Ford Ka+ 2016 Road Test

Despite its name, the new Ford Ka+ has very little to do with the outgoing Ford Ka that it replaces. That little + sign means some big changes. So this is now a five-door hatchback with useable back seats and a decent boot. It's not the best looker, we have to admit, but this is a car less about style and more focussed on value and practicality.

That may not sound like a particularly exciting proposition, but with the next generation Fiesta - which will be launched in 2017 - moving upmarket, there's a gap in the Ford line-up that the Ka+ fills very nicely. And that means it will rival the likes of the Vauxhall Viva, Hyundai i10 and the forthcoming Kia Rio. So why choose the Ford over those?

Well despite the Ka+ name, this new Ford has more in common with the Fiesta. We say 'new' but the Ka+ is already on sale in India, where it's built, and South America. You see this is part Ford's plans to have the same cars on sale across the world. It's why we get the Mustang in the UK. But also why we get the much maligned EcoSport.

Thankfully, Ford has learnt from the EcoSport. That car got a less than favourable reception when it was launched and has already been revised twice in just two years. It's proved a poor seller for Ford, especially compared to the Vauxhall Mokka. But determined not to get its fingers burnt again, Ford has pretty much overhauled the Ka+ for Europe. In fact, it's spent 18 months on it.

Ford Ka + (7)

This means Ford aiming to make the Ka+ feel much like a Fiesta. And to a large extent it has worked. The Ka+ drives well with the same responsive handling, nicely weighted steering and a good gear change. This is no surprise when you realise the Ka+ uses the same chassis as the current Fiesta. Having learnt from the EcoSport though, Ka+ models for Europe get a completely different steering set-up, suspension components, a lower ride height and extra sound insulation - all taken from the Fiesta. Did we mention Ford wants it to be like a Fiesta?

What really shines through is the refinement. The Ka+ rides incredibly well with excellent noise insulation and suspension that copes impressively with rough roads and potholes. Get the Ka+ up to motorway speeds and it's far from out of its depth. In fact it feels reassuringly stable, even in heavy rain.

Ford describes the Ka+ as an 'entry-level car' although it's quick to follow that up by saying it doesn't make do with bargain basement technology. Still, there's no EcoBoost engine, instead the Ka+ comes with a 1.2 Ti-CVT petrol which is essentially a tweaked version of the existing 1.25-litre unit.

Two versions are available, the standard a 70PS variant. If you want the better 85PS model, it will set you back £10,295. The engine is no ball of fire, but it does have a good reputation for reliability and economy in the Fiesta. As it's not turbocharged, it needs to be worked hard and low down there's a distinct lack of torque. But while it lacks character, it's very smooth and most crucially, cheap to run. Both versions average more than 56mpg according to the official figures.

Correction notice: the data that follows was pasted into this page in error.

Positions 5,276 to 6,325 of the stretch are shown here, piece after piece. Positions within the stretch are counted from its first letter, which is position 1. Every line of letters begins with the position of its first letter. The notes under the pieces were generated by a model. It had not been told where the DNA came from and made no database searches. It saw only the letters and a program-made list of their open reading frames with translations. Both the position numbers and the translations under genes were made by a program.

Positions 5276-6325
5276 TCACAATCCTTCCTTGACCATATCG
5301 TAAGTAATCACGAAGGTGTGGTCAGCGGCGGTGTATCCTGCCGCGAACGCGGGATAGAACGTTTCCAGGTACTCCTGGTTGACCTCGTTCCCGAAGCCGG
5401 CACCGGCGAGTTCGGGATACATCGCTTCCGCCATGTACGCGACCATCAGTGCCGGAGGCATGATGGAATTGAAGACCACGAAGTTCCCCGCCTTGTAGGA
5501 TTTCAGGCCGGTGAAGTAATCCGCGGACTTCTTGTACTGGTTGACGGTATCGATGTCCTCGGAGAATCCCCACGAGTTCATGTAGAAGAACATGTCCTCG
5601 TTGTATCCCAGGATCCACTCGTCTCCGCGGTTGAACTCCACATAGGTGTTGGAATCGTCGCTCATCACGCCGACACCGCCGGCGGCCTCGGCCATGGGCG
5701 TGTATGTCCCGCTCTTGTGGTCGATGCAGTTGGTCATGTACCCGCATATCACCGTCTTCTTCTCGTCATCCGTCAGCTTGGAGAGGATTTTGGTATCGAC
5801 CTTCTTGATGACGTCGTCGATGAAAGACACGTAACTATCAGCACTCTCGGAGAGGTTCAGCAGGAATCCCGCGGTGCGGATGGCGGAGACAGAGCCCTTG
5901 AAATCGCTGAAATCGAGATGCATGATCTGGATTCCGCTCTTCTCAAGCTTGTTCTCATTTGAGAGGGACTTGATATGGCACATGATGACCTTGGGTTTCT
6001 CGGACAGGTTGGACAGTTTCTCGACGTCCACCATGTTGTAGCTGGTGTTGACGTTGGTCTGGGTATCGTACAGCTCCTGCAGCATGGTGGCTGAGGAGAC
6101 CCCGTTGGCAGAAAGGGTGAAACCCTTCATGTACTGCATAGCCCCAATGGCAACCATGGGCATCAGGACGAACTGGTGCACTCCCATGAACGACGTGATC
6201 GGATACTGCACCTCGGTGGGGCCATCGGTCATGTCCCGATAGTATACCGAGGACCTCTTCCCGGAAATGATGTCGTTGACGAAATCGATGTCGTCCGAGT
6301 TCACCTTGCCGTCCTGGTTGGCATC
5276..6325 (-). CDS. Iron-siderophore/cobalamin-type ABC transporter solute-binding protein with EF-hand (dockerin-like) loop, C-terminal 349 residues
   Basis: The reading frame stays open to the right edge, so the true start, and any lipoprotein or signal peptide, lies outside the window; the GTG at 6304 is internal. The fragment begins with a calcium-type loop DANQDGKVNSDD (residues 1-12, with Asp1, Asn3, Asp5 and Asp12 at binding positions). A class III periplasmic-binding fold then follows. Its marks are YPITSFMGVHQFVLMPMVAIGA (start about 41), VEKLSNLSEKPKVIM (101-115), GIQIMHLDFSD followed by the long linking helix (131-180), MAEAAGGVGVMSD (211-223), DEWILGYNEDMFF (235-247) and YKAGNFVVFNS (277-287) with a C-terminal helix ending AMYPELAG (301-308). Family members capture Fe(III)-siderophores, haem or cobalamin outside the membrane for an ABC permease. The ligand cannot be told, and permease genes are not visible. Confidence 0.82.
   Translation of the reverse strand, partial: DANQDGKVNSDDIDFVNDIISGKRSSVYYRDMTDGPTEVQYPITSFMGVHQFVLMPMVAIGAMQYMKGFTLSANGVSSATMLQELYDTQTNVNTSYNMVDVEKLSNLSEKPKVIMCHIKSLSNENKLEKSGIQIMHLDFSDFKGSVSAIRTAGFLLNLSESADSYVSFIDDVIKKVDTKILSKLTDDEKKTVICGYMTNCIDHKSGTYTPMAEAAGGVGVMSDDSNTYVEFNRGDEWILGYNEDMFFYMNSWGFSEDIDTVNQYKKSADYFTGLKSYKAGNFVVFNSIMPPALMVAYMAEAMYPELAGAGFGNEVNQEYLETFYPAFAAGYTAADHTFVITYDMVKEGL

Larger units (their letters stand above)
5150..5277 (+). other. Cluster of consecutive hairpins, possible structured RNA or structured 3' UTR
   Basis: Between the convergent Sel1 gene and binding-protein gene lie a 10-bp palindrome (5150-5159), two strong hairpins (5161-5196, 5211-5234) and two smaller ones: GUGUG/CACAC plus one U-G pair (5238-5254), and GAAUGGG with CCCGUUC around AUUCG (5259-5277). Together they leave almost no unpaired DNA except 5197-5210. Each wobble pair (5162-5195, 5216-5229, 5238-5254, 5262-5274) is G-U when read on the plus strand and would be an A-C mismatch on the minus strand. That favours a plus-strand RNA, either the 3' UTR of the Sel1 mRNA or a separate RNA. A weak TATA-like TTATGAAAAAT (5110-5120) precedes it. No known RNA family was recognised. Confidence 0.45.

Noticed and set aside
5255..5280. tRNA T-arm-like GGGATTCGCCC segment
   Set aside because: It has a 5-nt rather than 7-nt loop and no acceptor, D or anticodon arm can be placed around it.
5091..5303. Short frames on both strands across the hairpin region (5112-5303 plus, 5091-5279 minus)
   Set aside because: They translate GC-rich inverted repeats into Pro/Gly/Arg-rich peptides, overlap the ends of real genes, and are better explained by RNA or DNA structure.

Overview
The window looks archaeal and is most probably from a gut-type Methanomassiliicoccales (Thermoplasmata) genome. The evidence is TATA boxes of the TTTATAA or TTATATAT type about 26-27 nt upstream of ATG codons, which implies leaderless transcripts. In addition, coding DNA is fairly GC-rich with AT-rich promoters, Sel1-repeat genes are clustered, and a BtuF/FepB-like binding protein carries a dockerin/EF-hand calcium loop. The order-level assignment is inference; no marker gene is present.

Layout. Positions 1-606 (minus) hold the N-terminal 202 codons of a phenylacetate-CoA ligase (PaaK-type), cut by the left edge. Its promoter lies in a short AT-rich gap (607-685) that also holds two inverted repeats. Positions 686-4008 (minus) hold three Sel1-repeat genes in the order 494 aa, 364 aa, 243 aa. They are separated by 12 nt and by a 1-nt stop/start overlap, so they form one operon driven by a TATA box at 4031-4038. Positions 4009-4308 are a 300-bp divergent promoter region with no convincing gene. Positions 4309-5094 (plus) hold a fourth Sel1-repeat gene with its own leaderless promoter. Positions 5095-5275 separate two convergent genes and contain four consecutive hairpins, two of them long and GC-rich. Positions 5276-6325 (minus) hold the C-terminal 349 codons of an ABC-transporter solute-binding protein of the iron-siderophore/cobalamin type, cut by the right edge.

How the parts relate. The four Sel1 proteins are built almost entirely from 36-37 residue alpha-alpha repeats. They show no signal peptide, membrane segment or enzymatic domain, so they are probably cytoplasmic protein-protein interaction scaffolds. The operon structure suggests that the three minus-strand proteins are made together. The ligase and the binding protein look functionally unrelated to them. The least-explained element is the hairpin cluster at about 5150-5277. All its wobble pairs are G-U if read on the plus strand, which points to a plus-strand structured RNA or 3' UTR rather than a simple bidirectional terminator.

Where the Ford has the edge over cars like the Dacia Sandero is in its build quality and finish. This is no cheap and cheerful offering. Far from it. Instead it has narrow panel gaps, doors that close with a satisfying heavy thud rather than a hollow clang and a sense of solidity you don't often get at this price.

Ford Ka + (6)

The interior may be drab to look at, but it again feels durable, solid and well finished. There were no squeaks and rattles on our test car and it's surprisingly spacious too. Considering the Ka+ is less than four metres long, there's lots of legroom so even with a six footer up front, there's still enough room for a similar tall big 'un in behind with good head room.

Along with plenty of storage - including no less than four cupholders, there's also a good sized 290-litre boot, albeit it with a deep floor. One oddity is that there's no button to open the boot from the outside, instead you have to use a lever inside or a remote button on the key fob. On the plus side, the low sills mean getting in and out is easy - handy if you're not too steady on your feet - and the doors all open very wide too. 

The basic £9000 Studio model is pretty basic. We're not talking entry-level Dacia Sandero levels here - which doesn't even get an FM radio - but the Ka+ has no alloy wheels, air conditioning or DAB. To get those you'll want a Zetec - which starts at £10,000 - and it's this model which Ford reckons will make up the vast majority.

The Ka+ is head and shoulders above the competition like the Vauxhall Viva. But compared to the very impressive Hyundai i10 it's a different story. There's very little to choose between the two with both getting similar levels of standard kit for similar money, although the i10 has a longer five-year warranty. It might be far from sexy, but the Ka+ is a car you buy with your head, not your heart. 

The Ka+ is available to order now with the first cars arriving in November.

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